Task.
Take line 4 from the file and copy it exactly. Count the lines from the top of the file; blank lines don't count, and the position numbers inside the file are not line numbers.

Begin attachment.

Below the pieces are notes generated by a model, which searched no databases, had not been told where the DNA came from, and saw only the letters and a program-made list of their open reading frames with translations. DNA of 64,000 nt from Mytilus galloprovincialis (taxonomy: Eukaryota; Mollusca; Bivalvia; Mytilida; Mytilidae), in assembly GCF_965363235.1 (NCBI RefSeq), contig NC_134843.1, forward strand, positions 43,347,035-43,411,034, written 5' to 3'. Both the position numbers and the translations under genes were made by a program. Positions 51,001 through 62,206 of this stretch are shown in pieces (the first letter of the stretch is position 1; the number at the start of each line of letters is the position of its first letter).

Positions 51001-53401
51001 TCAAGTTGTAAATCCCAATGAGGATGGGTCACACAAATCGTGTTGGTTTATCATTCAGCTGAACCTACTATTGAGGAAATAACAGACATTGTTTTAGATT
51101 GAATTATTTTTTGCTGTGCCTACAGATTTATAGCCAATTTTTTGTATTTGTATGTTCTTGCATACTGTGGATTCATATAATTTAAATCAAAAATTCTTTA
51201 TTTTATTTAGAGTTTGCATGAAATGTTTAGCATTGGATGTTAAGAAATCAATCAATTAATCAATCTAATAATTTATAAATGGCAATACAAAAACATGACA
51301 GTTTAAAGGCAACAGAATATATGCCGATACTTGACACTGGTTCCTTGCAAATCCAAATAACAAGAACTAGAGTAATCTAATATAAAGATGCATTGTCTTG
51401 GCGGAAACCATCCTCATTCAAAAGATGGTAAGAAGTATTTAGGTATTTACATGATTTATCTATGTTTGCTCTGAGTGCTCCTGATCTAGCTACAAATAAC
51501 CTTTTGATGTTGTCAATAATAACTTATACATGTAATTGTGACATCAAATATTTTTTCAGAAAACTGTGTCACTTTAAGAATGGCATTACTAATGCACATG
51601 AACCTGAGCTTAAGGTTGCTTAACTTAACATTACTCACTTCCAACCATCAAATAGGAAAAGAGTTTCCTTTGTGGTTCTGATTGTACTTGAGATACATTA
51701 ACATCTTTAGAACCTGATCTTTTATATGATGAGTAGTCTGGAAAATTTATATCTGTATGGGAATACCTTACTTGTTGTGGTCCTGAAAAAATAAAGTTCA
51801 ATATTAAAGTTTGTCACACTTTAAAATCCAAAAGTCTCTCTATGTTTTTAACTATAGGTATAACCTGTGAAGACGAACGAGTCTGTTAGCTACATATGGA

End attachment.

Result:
51101 GAATTATTTTTTGCTGTGCCTACAGATTTATAGCCAATTTTTTGTATTTGTATGTTCTTGCATACTGTGGATTCATATAATTTAAATCAAAAATTCTTTA